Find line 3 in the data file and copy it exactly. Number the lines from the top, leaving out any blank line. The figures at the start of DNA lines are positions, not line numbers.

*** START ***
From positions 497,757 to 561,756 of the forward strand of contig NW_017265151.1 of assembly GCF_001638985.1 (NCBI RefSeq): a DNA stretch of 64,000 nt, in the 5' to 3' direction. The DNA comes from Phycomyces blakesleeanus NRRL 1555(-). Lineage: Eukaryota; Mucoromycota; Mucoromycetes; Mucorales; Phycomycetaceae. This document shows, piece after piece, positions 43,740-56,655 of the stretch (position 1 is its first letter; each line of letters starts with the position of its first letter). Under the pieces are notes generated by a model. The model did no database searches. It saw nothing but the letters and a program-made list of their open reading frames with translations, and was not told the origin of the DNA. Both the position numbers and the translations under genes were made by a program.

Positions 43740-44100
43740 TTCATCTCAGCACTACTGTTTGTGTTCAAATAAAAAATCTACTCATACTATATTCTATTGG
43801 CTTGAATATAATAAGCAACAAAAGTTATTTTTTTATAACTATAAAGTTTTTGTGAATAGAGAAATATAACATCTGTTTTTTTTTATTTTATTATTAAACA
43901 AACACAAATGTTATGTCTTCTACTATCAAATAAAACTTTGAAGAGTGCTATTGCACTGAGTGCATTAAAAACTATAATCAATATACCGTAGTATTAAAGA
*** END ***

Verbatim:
43740 TTCATCTCAGCACTACTGTTTGTGTTCAAATAAAAAATCTACTCATACTATATTCTATTGG